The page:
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Issue No. 212 12 March 2004  

Unfriendly Fire
The decision by Rail Corp to invoke Peter Reith’s hardline industrial laws against NSW rail maintenance workers could cause more casualties than intended.


Interview: Baby Bust
Labor's Wayne Swan argues that the plight of our aging workforce is only one side of our demographic dilemma.

Safety: Dust To Dust
Failure by authorities to police safety in the asbestos removal industry is threatening the lives of members of the public, writes Phil Doyle.

Bad Boss: Shaming in Print
Delegates from print shops around Sydney will publicly shame this month’s Bad Boss nominee with a rally outside his new Alexandria operation next Thursday.

National Focus: Work's Cripplin' Us
Noel Hester reports on a spin doctors' talkfest, workplace pain, stroppy teachers and IWD party time in the national wrap.

International: Bulk Bullies
An extraordinary five month struggle over affordable health care, by nearly 70,000 Californian supermarket workers, has just come to an end, writes Andrew Casey.

History: The Battle for Kelly's Bush
Green Bans saved a piece of bush before they saved much of the Sydney’s built environment, writes Neale Towart

Economics: Aid, Trade And Oil
Tim Anderson reveals Australia’s second betrayal Of East Timor is playing out before our eyes.

Review: The Art Of Work
Workers and westies are being celebrated as the cultural icons they are thanks to two Sydney exhibitions reminding us there is a world of art in the everyday, writes Tara de Boehmler.

Poetry: Sew His Lips Together
Wondering where the next porkie is going to come from? Resident bard David Peetz knows.


 Bring It On Costa

 Dodgy Tests Cost Drivers

 Peeking Dicks Roasted

 Serial Killer Cops Fine

 Printers Defy Age

 Actors Bucket "Crap" Deal

 Burrow Lashes Independents

 Perth Loses Ugly Fight

 Ambos Bans -Free Rides

 Millions Rung Up on Telstra

 AWU Publishing Coup

 Deliveries Scratched

 Activists What's On!


The Soapbox
Iraq and Your Mortgage
How high interest rates go will be a key issue in 2004 and if you are looking for a clue, there's no better place to look than the war in Iraq, writes Michael Rafferty.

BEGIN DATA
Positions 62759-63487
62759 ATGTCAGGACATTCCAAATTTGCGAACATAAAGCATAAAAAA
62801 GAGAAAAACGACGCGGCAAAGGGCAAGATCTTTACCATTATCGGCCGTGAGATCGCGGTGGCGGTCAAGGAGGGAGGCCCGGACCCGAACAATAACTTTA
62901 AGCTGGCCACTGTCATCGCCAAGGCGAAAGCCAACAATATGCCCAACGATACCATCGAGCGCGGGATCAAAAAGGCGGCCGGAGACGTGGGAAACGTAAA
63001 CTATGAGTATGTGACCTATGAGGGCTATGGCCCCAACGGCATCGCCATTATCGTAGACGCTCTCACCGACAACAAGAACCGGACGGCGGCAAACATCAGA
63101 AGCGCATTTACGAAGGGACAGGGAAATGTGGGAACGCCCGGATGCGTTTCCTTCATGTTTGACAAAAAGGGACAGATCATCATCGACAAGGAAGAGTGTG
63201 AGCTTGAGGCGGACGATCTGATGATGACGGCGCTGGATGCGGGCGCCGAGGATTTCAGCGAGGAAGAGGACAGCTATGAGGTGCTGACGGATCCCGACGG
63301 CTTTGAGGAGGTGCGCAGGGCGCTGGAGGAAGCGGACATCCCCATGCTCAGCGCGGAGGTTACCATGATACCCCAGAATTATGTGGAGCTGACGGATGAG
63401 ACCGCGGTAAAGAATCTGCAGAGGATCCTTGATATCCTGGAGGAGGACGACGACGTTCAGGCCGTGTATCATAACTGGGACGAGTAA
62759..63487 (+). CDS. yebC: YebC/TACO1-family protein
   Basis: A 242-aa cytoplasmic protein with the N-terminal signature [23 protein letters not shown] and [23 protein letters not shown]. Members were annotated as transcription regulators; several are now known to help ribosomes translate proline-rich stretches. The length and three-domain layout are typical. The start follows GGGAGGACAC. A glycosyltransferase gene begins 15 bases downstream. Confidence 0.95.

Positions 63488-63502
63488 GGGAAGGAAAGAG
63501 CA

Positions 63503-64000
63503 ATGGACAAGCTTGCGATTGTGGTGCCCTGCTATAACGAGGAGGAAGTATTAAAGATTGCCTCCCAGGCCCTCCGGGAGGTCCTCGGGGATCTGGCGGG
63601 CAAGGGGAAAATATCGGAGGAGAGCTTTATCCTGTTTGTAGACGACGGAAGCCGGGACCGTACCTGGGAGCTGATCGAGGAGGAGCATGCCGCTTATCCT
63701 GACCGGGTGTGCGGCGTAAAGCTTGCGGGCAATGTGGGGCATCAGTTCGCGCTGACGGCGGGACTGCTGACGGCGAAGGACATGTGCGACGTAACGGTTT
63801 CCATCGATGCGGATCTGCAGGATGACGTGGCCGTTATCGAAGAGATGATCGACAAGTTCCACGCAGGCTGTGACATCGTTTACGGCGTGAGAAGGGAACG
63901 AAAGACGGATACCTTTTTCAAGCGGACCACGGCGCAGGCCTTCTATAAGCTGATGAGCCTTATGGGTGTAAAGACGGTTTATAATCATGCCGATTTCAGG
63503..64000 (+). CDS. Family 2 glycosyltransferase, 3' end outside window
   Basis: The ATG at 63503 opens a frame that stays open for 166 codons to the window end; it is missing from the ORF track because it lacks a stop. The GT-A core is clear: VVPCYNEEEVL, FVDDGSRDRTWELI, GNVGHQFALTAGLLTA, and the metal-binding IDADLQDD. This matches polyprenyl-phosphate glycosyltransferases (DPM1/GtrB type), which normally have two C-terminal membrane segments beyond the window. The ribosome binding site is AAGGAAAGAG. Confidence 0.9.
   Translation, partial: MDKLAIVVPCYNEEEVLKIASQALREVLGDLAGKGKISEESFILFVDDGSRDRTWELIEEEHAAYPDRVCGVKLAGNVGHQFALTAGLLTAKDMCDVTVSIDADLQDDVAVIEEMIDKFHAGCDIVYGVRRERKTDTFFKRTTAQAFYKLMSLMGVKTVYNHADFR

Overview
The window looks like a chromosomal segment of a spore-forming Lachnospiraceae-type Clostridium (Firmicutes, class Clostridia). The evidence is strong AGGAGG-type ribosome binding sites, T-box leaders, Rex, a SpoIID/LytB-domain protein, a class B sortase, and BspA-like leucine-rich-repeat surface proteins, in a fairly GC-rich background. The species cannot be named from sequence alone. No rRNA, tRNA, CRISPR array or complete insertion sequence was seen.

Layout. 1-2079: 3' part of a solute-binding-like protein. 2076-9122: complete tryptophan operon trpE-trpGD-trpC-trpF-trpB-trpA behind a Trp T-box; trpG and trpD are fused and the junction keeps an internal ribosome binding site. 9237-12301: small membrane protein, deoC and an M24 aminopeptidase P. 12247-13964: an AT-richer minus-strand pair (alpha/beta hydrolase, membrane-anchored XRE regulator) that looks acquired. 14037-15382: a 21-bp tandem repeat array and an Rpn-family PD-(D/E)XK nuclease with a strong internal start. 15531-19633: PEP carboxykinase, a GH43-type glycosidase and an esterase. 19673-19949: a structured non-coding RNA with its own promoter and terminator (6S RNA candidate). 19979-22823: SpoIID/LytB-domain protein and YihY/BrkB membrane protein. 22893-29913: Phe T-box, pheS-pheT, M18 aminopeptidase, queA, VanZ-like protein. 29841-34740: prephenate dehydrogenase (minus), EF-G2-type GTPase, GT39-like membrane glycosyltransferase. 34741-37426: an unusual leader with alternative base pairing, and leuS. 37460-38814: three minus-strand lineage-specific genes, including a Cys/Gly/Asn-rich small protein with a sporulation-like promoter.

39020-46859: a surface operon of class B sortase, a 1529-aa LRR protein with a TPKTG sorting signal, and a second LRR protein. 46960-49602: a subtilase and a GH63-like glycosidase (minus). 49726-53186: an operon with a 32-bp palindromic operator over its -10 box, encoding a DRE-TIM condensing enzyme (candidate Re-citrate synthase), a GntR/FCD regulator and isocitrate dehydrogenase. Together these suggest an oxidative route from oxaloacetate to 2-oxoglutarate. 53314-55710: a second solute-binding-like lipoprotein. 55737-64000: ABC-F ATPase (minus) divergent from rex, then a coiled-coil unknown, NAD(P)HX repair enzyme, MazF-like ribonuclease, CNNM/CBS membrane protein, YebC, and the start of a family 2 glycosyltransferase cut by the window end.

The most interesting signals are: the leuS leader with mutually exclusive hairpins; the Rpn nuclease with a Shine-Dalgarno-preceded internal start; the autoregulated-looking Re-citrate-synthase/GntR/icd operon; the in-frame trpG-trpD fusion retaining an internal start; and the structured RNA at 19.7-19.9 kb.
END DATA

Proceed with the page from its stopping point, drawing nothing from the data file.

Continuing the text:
Hang Onto the Day Job
Show someone else the money, says Phil Doyle.

Westie Wing
Ian West shows why Eveleigh Street’s not so far away from Macquarie Street

Don’t Give Up the Fight
Get Up, Stand Up is the logo of choice on a popular range of subversive condoms. Ken Davis from Union Aid Abroad reports from Zimbabwe’s second city

 Bring Back Gough
 Seven Good Reasons To Save Medicare
 Naked Leading The Blind
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Ambos Bans -Free Rides

A NSW Ambulance driver involved in an accident while travelling to an emergency has been charged by police.

In a move that has been slammed as "hypocritical" by Ambulance officers, the CEO of the Ambulance Service of NSW has withdrawn any support to the Ambulance Officer involved.

Ambulance officers commenced industrial action as a result, placing a ban on all ambulance paperwork, leaving people using New South Wales' ambulances not being charged a fee.

"Ambulance Officers, Paramedics, and Rescue Officers are expected by their employer, and indeed by the community, to get to the scene of a potentially life threatening situation as quickly and as safely as possible," says Michael Williamson, General Secretary of the Health Services Union (HSU). "Unfortunately, on the rare occasions that they become involved in an accident, the Service can not simply look the other way."

The driver, from the Ryde ambulance station, was told in a letter that they should drive to avoid such an incident.

The HSU said that the decision of the Ambulance service to wash their hands of the matter belies the expectation of Ambulance Officers to drive in a manner that will minimise response times in emergencies.

The union also described the decision as "especially contemptible" given "the continued mismanagement of the Ambulance Service".

Talks between the HSU and the NSW Ambulance Service agreed to the Ambulance Service committing to provide support via senior managers to the Ambulance Officer concerned.

A revised protocol would be issued establishing much clearer steps for Ambulance Officers to obtain the support from the Service for legal representation and a consultant would review the current driver training and operating procedures.

Consultation would also occur with other emergency services as to the procedures they utilise in such circumstances.

Bans were lifted following the talks.


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